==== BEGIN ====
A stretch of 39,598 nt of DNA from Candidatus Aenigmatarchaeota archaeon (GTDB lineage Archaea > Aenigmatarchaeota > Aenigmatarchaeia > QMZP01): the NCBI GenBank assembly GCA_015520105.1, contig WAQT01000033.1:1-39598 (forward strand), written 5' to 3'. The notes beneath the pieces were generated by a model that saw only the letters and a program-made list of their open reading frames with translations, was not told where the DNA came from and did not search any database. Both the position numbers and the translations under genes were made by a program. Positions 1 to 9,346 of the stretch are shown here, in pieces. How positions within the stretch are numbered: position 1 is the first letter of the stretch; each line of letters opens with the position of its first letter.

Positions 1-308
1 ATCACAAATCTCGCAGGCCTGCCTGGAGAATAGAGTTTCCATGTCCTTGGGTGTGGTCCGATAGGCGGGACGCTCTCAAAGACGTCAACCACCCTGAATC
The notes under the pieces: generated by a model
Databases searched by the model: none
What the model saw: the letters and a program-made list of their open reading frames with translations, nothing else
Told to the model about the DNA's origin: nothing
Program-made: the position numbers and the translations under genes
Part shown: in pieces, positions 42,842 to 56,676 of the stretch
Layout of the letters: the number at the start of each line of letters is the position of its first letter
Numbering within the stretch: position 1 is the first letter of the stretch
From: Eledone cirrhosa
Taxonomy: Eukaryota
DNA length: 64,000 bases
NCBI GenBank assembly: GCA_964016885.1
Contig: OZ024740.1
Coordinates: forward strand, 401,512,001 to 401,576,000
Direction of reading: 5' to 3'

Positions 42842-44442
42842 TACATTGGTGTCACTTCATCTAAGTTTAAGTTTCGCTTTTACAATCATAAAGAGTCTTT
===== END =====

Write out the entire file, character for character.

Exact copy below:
A stretch of 39,598 nt of DNA from Candidatus Aenigmatarchaeota archaeon (GTDB lineage Archaea > Aenigmatarchaeota > Aenigmatarchaeia > QMZP01): the NCBI GenBank assembly GCA_015520105.1, contig WAQT01000033.1:1-39598 (forward strand), written 5' to 3'. The notes beneath the pieces were generated by a model that saw only the letters and a program-made list of their open reading frames with translations, was not told where the DNA came from and did not search any database. Both the position numbers and the translations under genes were made by a program. Positions 1 to 9,346 of the stretch are shown here, in pieces. How positions within the stretch are numbered: position 1 is the first letter of the stretch; each line of letters opens with the position of its first letter.

Positions 1-308
1 ATCACAAATCTCGCAGGCCTGCCTGGAGAATAGAGTTTCCATGTCCTTGGGTGTGGTCCGATAGGCGGGACGCTCTCAAAGACGTCAACCACCCTGAATC
The notes under the pieces: generated by a model
Databases searched by the model: none
What the model saw: the letters and a program-made list of their open reading frames with translations, nothing else
Told to the model about the DNA's origin: nothing
Program-made: the position numbers and the translations under genes
Part shown: in pieces, positions 42,842 to 56,676 of the stretch
Layout of the letters: the number at the start of each line of letters is the position of its first letter
Numbering within the stretch: position 1 is the first letter of the stretch
From: Eledone cirrhosa
Taxonomy: Eukaryota
DNA length: 64,000 bases
NCBI GenBank assembly: GCA_964016885.1
Contig: OZ024740.1
Coordinates: forward strand, 401,512,001 to 401,576,000
Direction of reading: 5' to 3'

Positions 42842-44442
42842 TACATTGGTGTCACTTCATCTAAGTTTAAGTTTCGCTTTTACAATCATAAAGAGTCTTT